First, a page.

Referring to FIG. 3, a block diagram of the interface logic 62 (FIG. 2) is illustrated. The transmit data input (TBA) is applied to the transmit input buffer 90. The transmit data output (MBA) is output from a transmit data output buffer 92. The receive data input (MBB) is applied to a receive data input buffer 94. The receive data output (TBB) is generated from the receive data output buffer 96.

The clear switch 93 is operable by response to the position of the clear push-button switch 28, previously shown in FIG. 1, and is connected to buffers 92, 102 and 106 in order to enable operation in the clear mode. Similarly, the clear switch 97 operable in response to the operation of the receive push-button 32 (FIG. 1) is connected to buffers 96 and 126.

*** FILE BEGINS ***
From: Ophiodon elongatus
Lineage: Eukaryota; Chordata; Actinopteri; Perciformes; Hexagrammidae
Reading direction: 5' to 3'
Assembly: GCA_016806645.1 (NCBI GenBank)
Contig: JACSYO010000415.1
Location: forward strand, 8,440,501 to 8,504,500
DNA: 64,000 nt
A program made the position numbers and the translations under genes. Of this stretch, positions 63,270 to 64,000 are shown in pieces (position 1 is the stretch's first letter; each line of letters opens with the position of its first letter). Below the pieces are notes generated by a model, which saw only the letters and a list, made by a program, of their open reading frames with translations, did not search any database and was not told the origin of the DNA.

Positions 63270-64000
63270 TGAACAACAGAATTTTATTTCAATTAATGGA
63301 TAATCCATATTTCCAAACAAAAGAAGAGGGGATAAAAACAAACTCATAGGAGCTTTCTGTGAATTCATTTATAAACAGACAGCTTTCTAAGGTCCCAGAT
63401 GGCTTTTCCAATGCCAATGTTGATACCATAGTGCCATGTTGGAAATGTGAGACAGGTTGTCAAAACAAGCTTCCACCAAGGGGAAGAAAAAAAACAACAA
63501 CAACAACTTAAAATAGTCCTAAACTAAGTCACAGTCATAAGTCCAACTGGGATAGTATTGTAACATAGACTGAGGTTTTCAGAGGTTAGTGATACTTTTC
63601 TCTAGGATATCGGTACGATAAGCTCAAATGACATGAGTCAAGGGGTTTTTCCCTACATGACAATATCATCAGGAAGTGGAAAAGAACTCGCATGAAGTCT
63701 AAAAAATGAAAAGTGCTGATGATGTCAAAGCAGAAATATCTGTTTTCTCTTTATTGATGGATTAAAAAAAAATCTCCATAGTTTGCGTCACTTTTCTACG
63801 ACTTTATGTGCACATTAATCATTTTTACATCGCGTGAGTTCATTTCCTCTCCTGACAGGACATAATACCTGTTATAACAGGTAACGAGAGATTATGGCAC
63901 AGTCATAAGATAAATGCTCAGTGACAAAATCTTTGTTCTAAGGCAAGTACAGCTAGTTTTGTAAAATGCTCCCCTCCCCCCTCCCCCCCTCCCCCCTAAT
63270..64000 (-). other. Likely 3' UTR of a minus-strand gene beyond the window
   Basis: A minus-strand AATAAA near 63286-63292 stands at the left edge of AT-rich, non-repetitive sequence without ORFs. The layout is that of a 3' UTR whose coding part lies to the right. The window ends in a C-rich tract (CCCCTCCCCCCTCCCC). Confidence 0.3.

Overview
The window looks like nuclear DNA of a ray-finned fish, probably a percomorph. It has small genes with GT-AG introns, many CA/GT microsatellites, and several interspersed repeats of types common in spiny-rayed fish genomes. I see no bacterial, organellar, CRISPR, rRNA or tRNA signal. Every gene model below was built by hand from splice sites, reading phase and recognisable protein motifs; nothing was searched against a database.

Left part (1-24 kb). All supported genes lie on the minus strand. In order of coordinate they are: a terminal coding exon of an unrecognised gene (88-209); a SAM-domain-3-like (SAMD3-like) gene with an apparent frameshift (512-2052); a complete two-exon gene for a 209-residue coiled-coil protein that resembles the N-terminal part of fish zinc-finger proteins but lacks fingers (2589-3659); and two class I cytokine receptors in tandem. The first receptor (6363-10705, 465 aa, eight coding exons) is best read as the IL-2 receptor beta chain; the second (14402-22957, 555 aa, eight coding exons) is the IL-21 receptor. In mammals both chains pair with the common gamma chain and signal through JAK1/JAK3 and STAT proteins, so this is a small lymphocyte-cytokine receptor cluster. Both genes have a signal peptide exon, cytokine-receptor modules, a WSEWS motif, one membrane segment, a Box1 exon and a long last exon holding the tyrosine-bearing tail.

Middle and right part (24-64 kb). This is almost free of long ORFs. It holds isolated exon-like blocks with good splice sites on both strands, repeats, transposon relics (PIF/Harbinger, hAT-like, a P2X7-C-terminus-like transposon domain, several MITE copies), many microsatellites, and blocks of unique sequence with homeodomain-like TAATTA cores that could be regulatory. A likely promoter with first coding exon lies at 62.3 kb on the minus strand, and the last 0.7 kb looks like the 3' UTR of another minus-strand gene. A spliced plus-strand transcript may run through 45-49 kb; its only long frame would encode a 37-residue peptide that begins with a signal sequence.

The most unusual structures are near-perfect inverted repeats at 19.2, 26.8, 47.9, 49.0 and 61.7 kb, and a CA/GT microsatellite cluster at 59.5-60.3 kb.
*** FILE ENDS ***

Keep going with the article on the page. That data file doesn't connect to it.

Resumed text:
A send clock buffer 98 receives the send clock input from either the data modem or the terminal and applies the input to a send clock synchronizer 100. The send clock buffer 98 thus receives the clock from the modem which is asynchronous to the internal circuitry and synchronizes the modem clock with the internal clock of the system. The request to send control logic 102 converts data to the EIA signal levels for transmission in digital form, and also checks to see if the clear switch 28 has been depressed. The send reset switch 30 is connected to the control logic 102. The data terminal ready control logic 108 receives the data set or data terminal ready signal and applies the DR signal to the request to send control logic 102 in order to enable the request to send output signal MRTS to be applied to the data modem.